Democrat race heads to California
LOS ANGELES (AP):
The tough Democratic presidential campaign comes to California, the nation's largest state, on June 7, even as Hillary Clinton appears to have a near-lock on the nomination.
By some estimates, Hispanics could make up as many as two in 10 voters in California. The contest comes on the same day as those in New Jersey and several other states, in what amounts to the finale of the 2016 primary season.
A come-from-behind win for Bernie Sanders in California - a Clinton stronghold and home to one in eight people in the United States - would end the former first lady's campaign with a thud, allowing Sanders to refresh his argument that he's the party's best chance to defeat Republican Donald Trump in November. It would still, though, almost certainly leave him short of the delegates needed to catch up to her. The New Jersey results alone may put her over the top June 7. The California contest has taken on new urgency after Clinton's shaky performance this month.
Clinton ran up a commanding two-to-one edge with Hispanics when she carried California over Barack Obama in the state's 2008 presidential primary. But an independent Field Poll last month revealed a much closer contest and a familiar divide in the electorate: Clinton had a seven-point edge with Hispanics overall, while Sanders was the choice by a nearly three-to-one margin for Latinos under age 40.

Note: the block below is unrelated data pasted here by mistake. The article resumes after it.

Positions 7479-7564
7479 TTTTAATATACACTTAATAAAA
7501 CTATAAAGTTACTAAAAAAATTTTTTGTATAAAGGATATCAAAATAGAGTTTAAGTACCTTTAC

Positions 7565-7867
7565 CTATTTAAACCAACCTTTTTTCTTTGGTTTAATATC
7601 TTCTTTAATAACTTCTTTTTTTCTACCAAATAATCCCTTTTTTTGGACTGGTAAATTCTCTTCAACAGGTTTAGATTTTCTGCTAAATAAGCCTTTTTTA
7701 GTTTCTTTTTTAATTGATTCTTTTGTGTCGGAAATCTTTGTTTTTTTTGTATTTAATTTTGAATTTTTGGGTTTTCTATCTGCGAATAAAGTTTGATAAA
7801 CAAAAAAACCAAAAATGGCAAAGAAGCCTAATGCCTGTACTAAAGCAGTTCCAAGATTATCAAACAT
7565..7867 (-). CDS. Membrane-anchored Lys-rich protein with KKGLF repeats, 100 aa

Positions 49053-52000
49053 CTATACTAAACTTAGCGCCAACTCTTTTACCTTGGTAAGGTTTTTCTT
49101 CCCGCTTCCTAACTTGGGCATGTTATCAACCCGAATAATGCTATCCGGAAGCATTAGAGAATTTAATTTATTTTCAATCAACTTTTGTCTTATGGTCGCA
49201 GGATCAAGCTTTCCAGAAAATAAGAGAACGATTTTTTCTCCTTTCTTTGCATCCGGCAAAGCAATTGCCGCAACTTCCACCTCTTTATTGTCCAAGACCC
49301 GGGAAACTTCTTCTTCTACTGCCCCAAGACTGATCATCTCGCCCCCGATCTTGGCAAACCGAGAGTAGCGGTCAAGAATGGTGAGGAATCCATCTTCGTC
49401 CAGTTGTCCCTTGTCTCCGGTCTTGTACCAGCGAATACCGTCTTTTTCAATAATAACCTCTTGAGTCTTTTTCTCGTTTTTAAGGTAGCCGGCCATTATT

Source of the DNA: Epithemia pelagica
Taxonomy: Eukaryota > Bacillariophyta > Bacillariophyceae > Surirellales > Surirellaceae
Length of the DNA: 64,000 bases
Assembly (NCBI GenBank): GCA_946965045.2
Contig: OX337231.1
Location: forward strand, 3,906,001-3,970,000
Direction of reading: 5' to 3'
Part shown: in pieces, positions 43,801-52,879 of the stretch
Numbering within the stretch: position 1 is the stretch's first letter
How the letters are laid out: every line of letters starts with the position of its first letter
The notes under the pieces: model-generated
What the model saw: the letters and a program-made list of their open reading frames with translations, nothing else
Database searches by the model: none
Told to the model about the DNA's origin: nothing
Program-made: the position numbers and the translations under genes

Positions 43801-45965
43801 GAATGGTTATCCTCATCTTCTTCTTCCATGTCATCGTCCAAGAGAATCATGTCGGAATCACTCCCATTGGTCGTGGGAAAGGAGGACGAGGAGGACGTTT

Meanwhile, voter registration among young Hispanics, those age 18 to 29, has been climbing, and they lean to Sanders.
Sanders "has a real potential to win Latinos" in California, predicted Sanders campaign pollster Ben Tulchin. "He needs an influx of young Latinos and he's getting it, it's happening." But younger voters are notoriously fickle, especially among Hispanics.
"The most likely Latino voter is still an older voter in California," said Jaime Regalado, former executive director of the Pat Brown Institute of Public Affairs. "And those voters, almost to a person, will stay with Clinton."